For most, skills erode until they can't be shored up. You make management earlier, you become useless earlier. You make hay while the sun shines, and the next crop of recent grads provide the best bang for the tech buck at the entry level.
To some extent. You still need experienced pros as the top who can mentor the young turks and make sure they don't build a giant piece of doo-doo, so there is a natural thinning out as we get older.
Meanwhile the 90% without tech work -- whether because they're surplus based on the numbers, or based on their antiquity -- do not earn any coin the traditional way. In your reactionary system, even while all earning, responsibility, and decision-making is vested in the family's young adults, we make certain the elderly and middle-aged are entrusted solely in the hands of the youth (since any social safety net is overhead.)
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I'll click the links to see where you're coming from, but the titles impress me as something short of disinterested neutral analysis
Of course representing my views (better than I could articulate them on this topic) they certainly represent a POV. My guess is that you won't agree with that POV.
That said, can you, in your own words, get around the difficulty of rapidly accelerating technological change, long-term? I'm not saying it's bad. I'm just saying "er, what happens then?"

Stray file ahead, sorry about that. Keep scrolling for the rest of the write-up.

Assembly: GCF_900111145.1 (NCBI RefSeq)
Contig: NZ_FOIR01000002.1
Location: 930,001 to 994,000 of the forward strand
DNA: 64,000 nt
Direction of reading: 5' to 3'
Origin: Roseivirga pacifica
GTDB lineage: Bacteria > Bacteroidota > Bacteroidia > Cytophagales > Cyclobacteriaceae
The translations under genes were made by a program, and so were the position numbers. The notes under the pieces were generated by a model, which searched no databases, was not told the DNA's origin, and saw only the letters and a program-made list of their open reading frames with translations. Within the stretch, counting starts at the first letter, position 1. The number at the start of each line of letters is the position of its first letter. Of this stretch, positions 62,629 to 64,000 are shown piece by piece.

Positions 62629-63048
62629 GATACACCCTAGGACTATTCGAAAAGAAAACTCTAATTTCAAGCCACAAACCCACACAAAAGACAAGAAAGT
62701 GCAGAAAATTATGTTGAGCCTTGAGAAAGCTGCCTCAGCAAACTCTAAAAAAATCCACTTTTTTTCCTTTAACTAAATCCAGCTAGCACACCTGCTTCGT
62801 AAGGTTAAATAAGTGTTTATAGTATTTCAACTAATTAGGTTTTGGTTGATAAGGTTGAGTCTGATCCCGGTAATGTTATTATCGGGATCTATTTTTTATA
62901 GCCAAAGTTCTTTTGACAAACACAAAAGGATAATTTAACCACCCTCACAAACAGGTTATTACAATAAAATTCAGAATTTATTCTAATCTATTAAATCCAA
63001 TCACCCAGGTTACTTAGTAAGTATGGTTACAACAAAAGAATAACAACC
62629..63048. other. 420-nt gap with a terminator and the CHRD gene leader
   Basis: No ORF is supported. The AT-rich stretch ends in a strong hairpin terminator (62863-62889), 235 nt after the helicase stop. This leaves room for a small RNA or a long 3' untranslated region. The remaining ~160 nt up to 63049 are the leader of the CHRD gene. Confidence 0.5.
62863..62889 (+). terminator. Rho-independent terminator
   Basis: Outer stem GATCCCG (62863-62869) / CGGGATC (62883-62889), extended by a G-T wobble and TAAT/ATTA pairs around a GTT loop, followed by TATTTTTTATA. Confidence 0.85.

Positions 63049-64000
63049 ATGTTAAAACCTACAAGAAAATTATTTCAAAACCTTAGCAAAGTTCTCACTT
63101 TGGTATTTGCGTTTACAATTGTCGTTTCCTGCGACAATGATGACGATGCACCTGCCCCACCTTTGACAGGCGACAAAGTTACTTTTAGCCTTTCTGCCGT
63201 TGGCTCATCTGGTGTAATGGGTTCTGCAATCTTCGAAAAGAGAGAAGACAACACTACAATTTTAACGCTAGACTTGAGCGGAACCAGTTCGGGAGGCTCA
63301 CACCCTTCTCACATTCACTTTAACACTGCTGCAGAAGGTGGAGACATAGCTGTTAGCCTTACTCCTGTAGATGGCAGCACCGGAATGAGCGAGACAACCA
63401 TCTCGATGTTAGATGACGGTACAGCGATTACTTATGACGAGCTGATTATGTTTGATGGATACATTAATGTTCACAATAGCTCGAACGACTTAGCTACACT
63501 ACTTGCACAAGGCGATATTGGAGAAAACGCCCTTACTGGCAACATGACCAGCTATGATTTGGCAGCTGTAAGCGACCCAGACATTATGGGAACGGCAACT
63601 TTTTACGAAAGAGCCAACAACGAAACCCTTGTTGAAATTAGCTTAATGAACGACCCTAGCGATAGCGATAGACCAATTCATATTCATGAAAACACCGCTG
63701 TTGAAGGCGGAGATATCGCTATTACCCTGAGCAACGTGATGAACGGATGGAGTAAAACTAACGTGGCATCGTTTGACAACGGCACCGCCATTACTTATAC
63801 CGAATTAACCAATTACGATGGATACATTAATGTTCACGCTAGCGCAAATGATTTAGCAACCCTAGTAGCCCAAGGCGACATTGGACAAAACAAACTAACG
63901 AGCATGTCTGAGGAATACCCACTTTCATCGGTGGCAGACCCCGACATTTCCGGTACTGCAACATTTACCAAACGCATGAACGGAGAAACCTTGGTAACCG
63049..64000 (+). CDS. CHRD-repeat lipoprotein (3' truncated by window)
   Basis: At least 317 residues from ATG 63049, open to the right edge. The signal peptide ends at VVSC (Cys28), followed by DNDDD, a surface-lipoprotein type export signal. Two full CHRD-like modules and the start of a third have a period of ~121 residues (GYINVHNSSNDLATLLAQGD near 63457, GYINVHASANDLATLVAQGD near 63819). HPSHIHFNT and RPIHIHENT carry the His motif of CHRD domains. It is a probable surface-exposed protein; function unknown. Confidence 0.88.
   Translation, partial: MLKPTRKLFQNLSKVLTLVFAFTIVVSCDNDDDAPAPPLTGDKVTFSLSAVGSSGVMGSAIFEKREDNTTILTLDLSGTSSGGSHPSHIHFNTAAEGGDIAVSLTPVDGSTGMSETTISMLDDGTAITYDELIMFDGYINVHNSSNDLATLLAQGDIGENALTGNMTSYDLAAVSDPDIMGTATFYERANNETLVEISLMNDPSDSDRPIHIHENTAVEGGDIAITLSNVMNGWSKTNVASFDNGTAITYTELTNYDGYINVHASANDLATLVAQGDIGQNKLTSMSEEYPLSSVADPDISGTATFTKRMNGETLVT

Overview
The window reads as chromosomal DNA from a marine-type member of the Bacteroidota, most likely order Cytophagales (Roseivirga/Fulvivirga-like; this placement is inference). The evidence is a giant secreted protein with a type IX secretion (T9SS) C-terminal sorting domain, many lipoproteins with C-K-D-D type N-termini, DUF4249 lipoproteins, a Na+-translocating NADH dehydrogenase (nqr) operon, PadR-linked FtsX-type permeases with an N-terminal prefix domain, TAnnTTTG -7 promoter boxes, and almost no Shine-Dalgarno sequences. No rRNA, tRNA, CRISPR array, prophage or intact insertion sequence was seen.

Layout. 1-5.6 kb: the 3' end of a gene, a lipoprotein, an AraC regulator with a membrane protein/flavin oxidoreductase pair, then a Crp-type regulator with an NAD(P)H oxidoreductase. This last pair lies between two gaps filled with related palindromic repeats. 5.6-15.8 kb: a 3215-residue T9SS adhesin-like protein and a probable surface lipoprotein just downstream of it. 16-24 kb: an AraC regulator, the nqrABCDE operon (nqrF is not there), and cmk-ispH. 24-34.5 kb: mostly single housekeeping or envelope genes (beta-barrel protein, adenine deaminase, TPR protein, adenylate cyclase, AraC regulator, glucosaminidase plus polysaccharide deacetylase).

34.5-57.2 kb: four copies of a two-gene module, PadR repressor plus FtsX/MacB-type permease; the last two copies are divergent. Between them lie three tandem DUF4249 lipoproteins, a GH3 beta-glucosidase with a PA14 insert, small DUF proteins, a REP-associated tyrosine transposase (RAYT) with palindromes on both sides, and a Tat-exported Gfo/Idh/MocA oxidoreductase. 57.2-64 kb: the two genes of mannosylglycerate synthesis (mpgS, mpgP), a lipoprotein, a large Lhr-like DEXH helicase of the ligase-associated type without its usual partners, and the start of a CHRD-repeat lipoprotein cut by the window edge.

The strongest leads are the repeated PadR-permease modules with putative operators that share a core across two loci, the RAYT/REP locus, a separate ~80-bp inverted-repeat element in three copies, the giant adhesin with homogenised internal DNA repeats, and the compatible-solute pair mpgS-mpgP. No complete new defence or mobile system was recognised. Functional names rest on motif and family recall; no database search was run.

We can I am not sure we will unfortunately our 'leaders' are mostly lawyers by training who are illiterate when it comes to science and technology and the government mindset is early 20th century and not equipped to take advantage of the current and future situation with respect to the technology that is changing our world.
"Some guys play in all-star games, some guys don't. I don't know who picks all those all-star teams. In all honesty, I don't know who picks the combine, for that matter," Belichick said. "How does (Miami-Ohio offensive lineman Brandon) Brooks not get invited to the combine? How did Vollmer not get invited to the combine? I don't know. We can't really worry about that. We just have to try to evaluate them the best we can."
For the record, the links had provocative titles but were pretty well reasoned. Yes I did disagree, but also yes, they were well-argued, particularly the first of the two.
My question of course comes from a bird's-eye review of the people, not the Corporation:
If you describe "the blue model" as being full of "old" workers, too much company loyalty to said workers, etc. - premise 1,
...And you want less and less of a role of the state in the lives of "old" people - premise 2,
...And, the U.S. family, indeed the Western family, is less and less cohesive (as you lament...)
Precisely what do we want to happen when people leave the workforce?
Is your argument that you pine for the good old days when families took care of their old folks and most needy... even if that family can no longer fill that role... ?